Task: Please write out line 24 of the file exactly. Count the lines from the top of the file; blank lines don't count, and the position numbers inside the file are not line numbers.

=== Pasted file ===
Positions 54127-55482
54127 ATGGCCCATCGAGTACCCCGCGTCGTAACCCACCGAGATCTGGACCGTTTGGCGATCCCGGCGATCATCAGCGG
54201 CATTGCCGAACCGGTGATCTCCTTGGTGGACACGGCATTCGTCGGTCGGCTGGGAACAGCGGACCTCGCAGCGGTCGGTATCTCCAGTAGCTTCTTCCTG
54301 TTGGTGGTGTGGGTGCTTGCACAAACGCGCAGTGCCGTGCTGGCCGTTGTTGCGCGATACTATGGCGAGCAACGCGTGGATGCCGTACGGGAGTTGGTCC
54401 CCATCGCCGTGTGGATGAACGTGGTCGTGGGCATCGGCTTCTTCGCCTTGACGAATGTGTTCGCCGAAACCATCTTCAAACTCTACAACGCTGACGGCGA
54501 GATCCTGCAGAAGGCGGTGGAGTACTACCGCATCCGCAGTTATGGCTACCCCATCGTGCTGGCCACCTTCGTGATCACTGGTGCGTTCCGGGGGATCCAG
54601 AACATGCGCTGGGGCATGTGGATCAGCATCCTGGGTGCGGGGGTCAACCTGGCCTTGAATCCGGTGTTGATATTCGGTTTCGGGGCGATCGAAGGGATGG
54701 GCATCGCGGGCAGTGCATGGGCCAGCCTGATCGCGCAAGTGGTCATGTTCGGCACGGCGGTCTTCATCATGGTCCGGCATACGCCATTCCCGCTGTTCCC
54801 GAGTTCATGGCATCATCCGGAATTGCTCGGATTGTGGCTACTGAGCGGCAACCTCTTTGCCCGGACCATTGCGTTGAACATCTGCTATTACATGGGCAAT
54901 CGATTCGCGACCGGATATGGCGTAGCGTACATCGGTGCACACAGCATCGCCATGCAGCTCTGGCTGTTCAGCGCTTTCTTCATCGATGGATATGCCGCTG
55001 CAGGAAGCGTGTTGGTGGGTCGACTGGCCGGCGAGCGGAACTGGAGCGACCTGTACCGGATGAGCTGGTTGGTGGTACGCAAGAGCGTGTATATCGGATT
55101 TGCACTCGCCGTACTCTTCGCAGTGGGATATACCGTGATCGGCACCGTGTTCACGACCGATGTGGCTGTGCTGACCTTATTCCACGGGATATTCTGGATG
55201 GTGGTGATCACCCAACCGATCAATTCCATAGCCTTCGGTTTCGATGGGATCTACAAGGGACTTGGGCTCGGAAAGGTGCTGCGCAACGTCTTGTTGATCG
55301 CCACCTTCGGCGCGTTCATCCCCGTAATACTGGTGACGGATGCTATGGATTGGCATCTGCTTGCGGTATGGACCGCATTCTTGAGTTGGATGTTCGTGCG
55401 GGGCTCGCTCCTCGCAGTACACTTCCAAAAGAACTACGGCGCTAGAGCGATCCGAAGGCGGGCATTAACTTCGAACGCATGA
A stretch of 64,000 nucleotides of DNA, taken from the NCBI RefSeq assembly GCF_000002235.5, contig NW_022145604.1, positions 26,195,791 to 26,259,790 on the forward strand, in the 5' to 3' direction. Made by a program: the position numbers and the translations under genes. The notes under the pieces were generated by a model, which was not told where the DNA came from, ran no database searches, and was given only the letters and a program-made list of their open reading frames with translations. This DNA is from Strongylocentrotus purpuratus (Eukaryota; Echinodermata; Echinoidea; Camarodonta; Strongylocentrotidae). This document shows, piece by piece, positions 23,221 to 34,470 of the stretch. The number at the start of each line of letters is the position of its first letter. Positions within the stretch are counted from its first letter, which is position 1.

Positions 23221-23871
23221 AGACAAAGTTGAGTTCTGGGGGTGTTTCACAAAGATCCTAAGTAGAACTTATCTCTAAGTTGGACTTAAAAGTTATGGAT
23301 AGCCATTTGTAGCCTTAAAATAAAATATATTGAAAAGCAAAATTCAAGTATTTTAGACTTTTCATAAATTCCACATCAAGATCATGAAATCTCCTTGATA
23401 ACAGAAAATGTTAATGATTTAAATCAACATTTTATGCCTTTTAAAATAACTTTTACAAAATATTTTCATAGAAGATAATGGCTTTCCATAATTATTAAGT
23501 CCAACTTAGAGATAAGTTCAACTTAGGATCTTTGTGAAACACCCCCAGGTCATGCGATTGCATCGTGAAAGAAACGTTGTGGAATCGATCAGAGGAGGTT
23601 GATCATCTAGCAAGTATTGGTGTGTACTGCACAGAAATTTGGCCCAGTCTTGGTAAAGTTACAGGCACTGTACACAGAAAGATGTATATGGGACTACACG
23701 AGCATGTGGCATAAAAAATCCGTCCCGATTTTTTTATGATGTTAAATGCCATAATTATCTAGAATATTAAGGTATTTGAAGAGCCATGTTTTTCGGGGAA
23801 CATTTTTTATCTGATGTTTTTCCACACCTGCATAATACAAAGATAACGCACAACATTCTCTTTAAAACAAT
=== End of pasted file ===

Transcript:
23801 CATTTTTTATCTGATGTTTTTCCACACCTGCATAATACAAAGATAACGCACAACATTCTCTTTAAAACAAT